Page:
ORIGINAL RESEARCH article
Sec. Children and Health
SARS-CoV-2 B.1.1.529 (Omicron) Variant Causes an Unprecedented Surge in Children Hospitalizations and Distinct Clinical Presentation Compared to the SARS-CoV-2 B.1.617.2 (Delta) Variant
- 1Pediatric Pulmonology Department, APHP Hôpital Trousseau, Sorbonne Université, Paris, France
- 2Sorbonne Université, Inserm UMR_S 1158, Paris, France
- 3Sorbonne Université, Centre de Recherche Saint Antoine (CRSA), Inserm UMR_S938, Paris, France
- 4Virology Department, APHP Hôpital Trousseau, Sorbonne Université, Paris, France
- 5Sorbonne Université, Inserm UMR_S933, Paris, France
Background: In the midst of successive waves of SARS-CoV-2 variants, the B.1.1.529 (omicron) variant has recently caused a surge in pediatric infections and hospitalizations. This study aimed to describe and compare the symptoms, explorations, treatment and evolution of COVID-19 in hospitalized children during the successive B.1.617.2 (delta) and B.1.1.529 (omicron) waves.
Methods: This observational study was performed in the Pediatric Pulmonology Department of a University Hospital in Paris, France. All hospitalized children aged between 0 and 18 years who tested positive for SARS-CoV-2 using reverse transcription polymerase chain reaction (RT-PCR) in nasopharyngeal swabs from July 15th to December 15th 2021 (delta wave), and from December 15th 2021 to February 28th 2022 (omicron wave) were included.
Results: In total, 53 children were included, 14 (26.4%) during the delta wave and 39 (73.6%) during the omicron wave (almost three times as many hospitalizations in half the time during the latter wave). During the omicron wave, hospitalized patients were mostly aged < 5 years (90 vs. 71% of all the children during omicron and delta waves, respectively), and tended to have fewer underlying conditions (56 vs. 79% during omicron and delta waves, respectively, p = 0.20). The omicron variant was also responsible for a different clinical presentation when compared to the delta variant, with significantly higher and often poorly tolerated temperatures (p = 0.03) and increased digestive symptoms (p = 0.01). None of the three patients who were older than 12 years were fully vaccinated.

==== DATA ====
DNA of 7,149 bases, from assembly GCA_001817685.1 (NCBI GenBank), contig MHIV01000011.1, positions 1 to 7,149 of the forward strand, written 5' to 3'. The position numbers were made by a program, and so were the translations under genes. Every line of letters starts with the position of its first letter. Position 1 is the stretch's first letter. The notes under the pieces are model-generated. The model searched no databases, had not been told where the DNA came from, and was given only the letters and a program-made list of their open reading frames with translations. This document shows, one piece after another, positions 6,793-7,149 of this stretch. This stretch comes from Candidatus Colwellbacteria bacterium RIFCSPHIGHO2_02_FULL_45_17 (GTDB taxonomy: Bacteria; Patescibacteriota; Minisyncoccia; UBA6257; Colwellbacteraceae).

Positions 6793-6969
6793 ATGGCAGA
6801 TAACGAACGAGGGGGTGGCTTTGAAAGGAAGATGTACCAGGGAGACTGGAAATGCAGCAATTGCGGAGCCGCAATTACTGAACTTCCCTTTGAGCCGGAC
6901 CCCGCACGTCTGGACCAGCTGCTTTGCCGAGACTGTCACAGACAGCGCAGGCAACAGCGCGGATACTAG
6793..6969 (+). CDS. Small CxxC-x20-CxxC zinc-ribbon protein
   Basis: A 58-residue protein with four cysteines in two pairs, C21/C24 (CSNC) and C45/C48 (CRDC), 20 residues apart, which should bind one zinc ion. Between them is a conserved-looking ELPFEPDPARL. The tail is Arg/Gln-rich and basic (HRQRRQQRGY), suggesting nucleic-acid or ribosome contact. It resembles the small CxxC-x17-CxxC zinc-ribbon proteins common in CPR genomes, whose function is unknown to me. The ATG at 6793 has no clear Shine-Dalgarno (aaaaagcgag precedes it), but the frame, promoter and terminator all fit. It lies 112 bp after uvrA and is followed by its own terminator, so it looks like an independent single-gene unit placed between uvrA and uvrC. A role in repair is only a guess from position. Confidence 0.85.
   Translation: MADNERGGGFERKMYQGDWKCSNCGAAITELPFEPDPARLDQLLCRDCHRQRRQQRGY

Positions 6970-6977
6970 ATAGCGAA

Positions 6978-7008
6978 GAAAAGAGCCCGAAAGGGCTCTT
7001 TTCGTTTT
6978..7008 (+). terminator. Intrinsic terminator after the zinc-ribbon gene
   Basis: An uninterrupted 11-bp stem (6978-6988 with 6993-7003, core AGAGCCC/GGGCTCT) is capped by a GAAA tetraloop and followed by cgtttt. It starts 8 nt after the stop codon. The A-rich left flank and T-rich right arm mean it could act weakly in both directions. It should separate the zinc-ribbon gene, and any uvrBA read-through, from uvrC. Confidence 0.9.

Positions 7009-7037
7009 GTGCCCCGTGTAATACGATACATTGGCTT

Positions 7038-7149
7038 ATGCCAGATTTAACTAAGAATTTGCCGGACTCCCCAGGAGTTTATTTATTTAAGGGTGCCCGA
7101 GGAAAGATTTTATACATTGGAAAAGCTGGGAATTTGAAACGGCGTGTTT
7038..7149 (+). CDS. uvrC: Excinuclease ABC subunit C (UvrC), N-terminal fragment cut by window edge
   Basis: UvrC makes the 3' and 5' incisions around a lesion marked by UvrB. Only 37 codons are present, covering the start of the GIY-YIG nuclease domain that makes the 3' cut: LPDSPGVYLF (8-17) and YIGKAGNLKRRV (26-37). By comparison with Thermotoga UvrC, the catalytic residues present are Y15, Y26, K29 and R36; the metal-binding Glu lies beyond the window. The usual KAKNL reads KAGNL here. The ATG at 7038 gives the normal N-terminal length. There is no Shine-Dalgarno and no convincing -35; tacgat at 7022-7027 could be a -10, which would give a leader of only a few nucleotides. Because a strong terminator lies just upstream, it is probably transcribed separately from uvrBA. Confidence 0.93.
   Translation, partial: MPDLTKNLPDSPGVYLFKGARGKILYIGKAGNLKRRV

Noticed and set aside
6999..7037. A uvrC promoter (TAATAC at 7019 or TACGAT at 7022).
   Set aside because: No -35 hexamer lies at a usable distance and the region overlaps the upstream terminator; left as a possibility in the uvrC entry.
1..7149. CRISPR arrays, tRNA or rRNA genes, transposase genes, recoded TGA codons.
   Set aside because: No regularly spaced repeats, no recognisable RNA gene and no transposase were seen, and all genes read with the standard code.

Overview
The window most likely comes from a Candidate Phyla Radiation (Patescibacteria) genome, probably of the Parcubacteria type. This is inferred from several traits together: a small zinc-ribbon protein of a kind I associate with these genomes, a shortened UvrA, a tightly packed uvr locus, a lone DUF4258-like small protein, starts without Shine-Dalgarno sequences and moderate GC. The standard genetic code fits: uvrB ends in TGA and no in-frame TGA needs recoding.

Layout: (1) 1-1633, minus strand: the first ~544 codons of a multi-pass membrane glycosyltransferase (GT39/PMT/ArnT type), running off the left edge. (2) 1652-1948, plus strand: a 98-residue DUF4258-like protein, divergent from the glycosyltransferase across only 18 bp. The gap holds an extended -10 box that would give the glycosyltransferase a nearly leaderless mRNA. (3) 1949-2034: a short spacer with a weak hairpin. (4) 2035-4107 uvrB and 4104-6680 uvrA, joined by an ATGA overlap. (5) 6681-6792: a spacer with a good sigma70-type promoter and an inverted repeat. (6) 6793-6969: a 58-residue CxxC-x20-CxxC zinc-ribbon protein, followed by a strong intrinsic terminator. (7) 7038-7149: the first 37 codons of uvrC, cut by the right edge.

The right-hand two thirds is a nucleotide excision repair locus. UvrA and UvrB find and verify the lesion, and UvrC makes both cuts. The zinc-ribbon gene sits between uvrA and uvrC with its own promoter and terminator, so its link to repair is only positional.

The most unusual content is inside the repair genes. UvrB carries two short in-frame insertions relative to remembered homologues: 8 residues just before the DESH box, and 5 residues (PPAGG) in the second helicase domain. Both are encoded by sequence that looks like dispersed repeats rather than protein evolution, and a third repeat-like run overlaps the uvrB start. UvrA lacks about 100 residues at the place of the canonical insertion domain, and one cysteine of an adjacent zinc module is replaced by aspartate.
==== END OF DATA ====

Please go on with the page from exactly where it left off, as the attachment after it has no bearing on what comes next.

Conclusion: The dramatic increase in the hospitalization of children with COVID-19 and the modification of the clinical presentation between the latest delta and omicron waves require pediatricians to remain vigilant. It should also encourage caregivers to ensure vaccination in children older than 5 years, for whom the BNT162b2 COVID-19 vaccine has been deemed safe, immunogenic, and effective.
In France and throughout the world, the surge in coronavirus diseases (COVID-19) caused by the variant of concern B.1.1.529 (omicron), reached a peak that was five to six times higher than that caused by any of the previous severe acute respiratory syndrome coronavirus 2 (SARS-CoV-2) variants (1–3). After an important decrease in the SARS-CoV-2 circulation in June 2021, the French public health agency observed a progression in infections due to the B.1.617.2 (delta) variant that began in mid-July (4). The later switch between the delta and omicron variants began in mid-December 2021 (5). Whereas the incidence of COVID-19 had been far lower in children than in adults, it multiplied in children more than eight times during the period of this change in the SARS-CoV-2 virus variant. Specifically, the incidence of COVID-19 increased from 634/100,000 in the age groups 0–9 and 10–19 years at the delta-wave peak (week 49, 2021) to 4,877 and 6,828/100,000, respectively, in the same age groups at the omicron-wave peak (week 3, 2022) (4).
However, concerns about the high infectivity of the omicron variant have been balanced by its apparent lower severity in adults, with less severe symptoms and decreased hospitalization rates (2, 6, 7). This reduction in disease severity has partly been attributed to the widespread use of COVID-19 vaccines in adults (8, 9).
In contrast, pediatricians observed a surge in pediatric hospitalizations due to COVID-19 during the omicron wave (5, 10, 11). In the United States and South Africa, the peak of child hospitalizations resulted in a patient load that was four times higher than during the delta wave, with the largest increase occurring in children under 4 years of age (12, 13). Further, more children needed hospitalization in the intensive care unit (ICU) and/or invasive ventilation (12, 13). Interestingly, the monthly hospitalization rate in children aged 12–17 years was six times higher in non-vaccinated patients than in fully vaccinated patients (13). Compared to the delta variant, the omicron virus appears to have a predilection for the upper respiratory airways and digestive tract (5, 12). Reports have also described atypical cases of convulsions and cerebral venous thrombosis in children, making this a variant of concern, especially for pediatricians (14, 15).
To date, few studies have compared children with SARS-CoV-2 infection during the delta and omicron waves. Moreover, for the development of vaccines for children, it is important to precisely describe how children are affected by successive waves (16). Therefore, this study aimed to describe and compare the symptoms, explorations, treatment, and evolution of COVID-19 in children during the delta and omicron waves.
Patients and Methods